Volume VI, Issue #6 End-of-School Special (mostly photos)
FYI: The photos and articles in this newsletter are best viewed on a computer screen or an iPad.
But please use anything... we really want you to read it!
Oh, and read it with your children, if possible.
Our graduating class of 2019!
I'm reading a green reading book and then I answer questions and color the pictures.
"I'm doing my green reading and spelling out all the words."
"I'm trying to make that red thing spin by connecting it into a circle and then make the power go to the fan so it can fly!"
"I'm counting the bank and doing multiplication. Sometimes I can multiply without the bank material!"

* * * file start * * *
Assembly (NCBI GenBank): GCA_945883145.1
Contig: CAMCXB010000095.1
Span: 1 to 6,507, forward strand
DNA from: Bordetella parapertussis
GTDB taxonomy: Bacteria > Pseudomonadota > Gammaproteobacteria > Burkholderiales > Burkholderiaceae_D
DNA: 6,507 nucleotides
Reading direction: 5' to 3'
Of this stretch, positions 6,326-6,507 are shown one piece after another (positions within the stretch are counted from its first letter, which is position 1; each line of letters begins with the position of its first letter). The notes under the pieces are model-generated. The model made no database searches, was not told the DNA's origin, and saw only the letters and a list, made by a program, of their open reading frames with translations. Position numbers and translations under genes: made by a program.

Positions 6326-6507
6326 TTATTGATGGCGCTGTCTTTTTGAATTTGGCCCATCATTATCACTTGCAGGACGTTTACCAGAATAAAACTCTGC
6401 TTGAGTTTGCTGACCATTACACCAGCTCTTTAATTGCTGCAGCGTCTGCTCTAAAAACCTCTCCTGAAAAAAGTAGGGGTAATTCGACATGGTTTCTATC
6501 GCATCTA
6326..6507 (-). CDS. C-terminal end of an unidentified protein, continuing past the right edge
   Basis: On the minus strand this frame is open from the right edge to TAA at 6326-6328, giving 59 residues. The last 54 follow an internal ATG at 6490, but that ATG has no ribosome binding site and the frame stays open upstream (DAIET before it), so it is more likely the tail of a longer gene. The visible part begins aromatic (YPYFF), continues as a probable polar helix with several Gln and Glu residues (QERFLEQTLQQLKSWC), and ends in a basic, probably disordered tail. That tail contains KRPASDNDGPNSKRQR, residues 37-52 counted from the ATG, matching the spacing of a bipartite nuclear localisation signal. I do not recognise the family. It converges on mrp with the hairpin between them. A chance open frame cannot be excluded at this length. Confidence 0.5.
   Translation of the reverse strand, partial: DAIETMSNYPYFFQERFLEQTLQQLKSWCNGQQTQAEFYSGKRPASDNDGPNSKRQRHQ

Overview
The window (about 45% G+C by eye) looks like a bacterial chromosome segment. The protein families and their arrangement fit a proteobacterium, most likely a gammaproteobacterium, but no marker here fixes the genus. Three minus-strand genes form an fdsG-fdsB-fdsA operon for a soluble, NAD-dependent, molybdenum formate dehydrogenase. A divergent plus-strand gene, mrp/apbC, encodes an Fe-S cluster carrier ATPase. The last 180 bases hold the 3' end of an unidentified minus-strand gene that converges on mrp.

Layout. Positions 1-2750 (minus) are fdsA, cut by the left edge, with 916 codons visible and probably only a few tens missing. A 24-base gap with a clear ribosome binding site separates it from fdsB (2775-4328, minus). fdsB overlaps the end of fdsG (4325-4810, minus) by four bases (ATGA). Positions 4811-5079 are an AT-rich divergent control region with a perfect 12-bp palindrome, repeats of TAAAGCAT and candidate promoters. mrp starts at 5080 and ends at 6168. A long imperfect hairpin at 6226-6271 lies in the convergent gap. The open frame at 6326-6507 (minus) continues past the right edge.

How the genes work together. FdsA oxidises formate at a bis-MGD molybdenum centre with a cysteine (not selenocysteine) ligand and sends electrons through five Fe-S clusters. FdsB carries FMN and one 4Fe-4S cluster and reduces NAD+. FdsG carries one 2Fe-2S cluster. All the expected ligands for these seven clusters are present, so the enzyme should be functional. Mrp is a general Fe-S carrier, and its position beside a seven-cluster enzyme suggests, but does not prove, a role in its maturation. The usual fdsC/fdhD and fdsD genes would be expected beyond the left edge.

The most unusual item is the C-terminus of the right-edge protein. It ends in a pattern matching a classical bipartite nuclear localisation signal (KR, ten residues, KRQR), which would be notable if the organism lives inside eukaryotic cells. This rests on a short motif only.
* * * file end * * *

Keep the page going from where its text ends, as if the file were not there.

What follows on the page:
As the end of another school year rapidly approaches, one of our most valuable and cherished traditions last month was the conclusion of the study of the Timeline of Early Humans- the Neolithic Village. Following on the heels of our performance of Dar and his semi-nomadic tribe in the Mesolithic Age, the older students selected trades necessary to the survival of the first farming villages. Before the rise of class systems and social inequity, it was essential to insure that every tradesperson could meet their primary needs through a fair barter system or the village would suffer the loss of a necessary product. One of the biggest challenges lies in assigning value to products that range from daily consumption (milk) to long term use (a farmer’s plow). And how does one equate the value of a service (shearing sheep) to a finished product (a wool blanket). The older students built a mock farming village in the back field, assembled a mock family of dependents from their younger classmates, and made cards representing the product or service in which they specialized. The ensuing “Barter Game” is always a blast and very challenging to meet the primary needs of your “family” while making sure that your fellow villagers get what they need too.